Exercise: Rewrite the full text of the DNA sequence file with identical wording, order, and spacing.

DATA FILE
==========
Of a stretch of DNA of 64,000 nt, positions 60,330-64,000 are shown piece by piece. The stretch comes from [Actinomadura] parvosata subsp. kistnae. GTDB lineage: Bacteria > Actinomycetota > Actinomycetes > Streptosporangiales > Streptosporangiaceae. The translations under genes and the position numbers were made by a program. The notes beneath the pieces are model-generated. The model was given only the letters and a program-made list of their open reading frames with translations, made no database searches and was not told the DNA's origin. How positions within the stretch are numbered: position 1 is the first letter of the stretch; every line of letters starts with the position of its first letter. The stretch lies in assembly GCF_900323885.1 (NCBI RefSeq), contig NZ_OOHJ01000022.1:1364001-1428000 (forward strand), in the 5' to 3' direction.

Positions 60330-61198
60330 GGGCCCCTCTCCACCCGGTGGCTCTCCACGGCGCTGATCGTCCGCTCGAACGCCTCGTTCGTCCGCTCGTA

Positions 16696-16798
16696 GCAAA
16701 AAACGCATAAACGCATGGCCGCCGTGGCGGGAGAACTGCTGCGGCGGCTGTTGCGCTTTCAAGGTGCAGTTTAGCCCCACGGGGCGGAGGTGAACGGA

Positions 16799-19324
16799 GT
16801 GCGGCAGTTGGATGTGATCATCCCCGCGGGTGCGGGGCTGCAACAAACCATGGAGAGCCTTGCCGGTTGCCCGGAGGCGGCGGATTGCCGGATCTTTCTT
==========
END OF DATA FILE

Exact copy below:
Of a stretch of DNA of 64,000 nt, positions 60,330-64,000 are shown piece by piece. The stretch comes from [Actinomadura] parvosata subsp. kistnae. GTDB lineage: Bacteria > Actinomycetota > Actinomycetes > Streptosporangiales > Streptosporangiaceae. The translations under genes and the position numbers were made by a program. The notes beneath the pieces are model-generated. The model was given only the letters and a program-made list of their open reading frames with translations, made no database searches and was not told the DNA's origin. How positions within the stretch are numbered: position 1 is the first letter of the stretch; every line of letters starts with the position of its first letter. The stretch lies in assembly GCF_900323885.1 (NCBI RefSeq), contig NZ_OOHJ01000022.1:1364001-1428000 (forward strand), in the 5' to 3' direction.

Positions 60330-61198
60330 GGGCCCCTCTCCACCCGGTGGCTCTCCACGGCGCTGATCGTCCGCTCGAACGCCTCGTTCGTCCGCTCGTA

Positions 16696-16798
16696 GCAAA
16701 AAACGCATAAACGCATGGCCGCCGTGGCGGGAGAACTGCTGCGGCGGCTGTTGCGCTTTCAAGGTGCAGTTTAGCCCCACGGGGCGGAGGTGAACGGA

Positions 16799-19324
16799 GT
16801 GCGGCAGTTGGATGTGATCATCCCCGCGGGTGCGGGGCTGCAACAAACCATGGAGAGCCTTGCCGGTTGCCCGGAGGCGGCGGATTGCCGGATCTTTCTT